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Transforming Celebrity Objects: Implications for an Account of Psychological Contagion

In: Journal of Cognition and Culture
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  • 1 Department of Psychology, University of British Columbia2136 West Mall, Vancouver, bc Canada V6T 1Z4
  • | 2 Department of Psychology, University of British Columbia2136 West Mall, Vancouver, bc Canada V6T 1Z4
  • | 3 * Corresponding author, e-mail: marchak@psych.ubc.ca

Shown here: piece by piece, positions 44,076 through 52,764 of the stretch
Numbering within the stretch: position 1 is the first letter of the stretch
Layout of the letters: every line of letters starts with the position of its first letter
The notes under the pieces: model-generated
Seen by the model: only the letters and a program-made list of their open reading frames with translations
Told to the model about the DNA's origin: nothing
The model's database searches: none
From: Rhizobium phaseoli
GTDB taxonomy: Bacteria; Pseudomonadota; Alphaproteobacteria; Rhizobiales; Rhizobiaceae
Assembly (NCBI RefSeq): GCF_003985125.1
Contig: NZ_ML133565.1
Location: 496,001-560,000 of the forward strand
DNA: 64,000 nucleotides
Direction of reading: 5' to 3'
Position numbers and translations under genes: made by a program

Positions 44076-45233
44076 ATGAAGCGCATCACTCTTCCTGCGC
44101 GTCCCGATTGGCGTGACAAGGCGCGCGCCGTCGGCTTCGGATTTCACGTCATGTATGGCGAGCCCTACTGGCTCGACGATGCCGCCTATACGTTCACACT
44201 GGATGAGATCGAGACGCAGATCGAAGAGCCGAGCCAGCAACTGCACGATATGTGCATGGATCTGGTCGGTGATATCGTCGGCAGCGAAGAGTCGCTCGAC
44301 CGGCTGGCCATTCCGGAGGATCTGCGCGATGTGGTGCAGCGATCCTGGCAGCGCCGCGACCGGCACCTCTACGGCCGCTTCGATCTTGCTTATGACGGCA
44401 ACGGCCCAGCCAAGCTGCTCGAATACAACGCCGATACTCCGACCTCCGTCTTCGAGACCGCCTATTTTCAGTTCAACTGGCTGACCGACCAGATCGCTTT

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The celebrity effect is the well-documented phenomenon in which people ascribe an enhanced worth to artefacts owned by famous individuals. This effect has been attributed to a belief in psychological contagion, the transmission of a person’s essence to an object via contact. We examined people’s judgments of the persisting worth of celebrity-owned artefacts following transformations of their parts/material and found that the celebrity effect was evident only for post-transformation artefacts that were composed of parts/material that had direct physical contact with the celebrity. Insofar as the celebrity effect arises from psychological contagion, the findings suggest that the essence imparted to a celebrity-owned artefact is conceived as akin to a residue deposited in/on the object rather than a germ capable of spreading in an indirect manner to new parts/material added to the object. The results illuminate the nature of psychological contagion and offer insight into how best to preserve the value of historically important artefacts.

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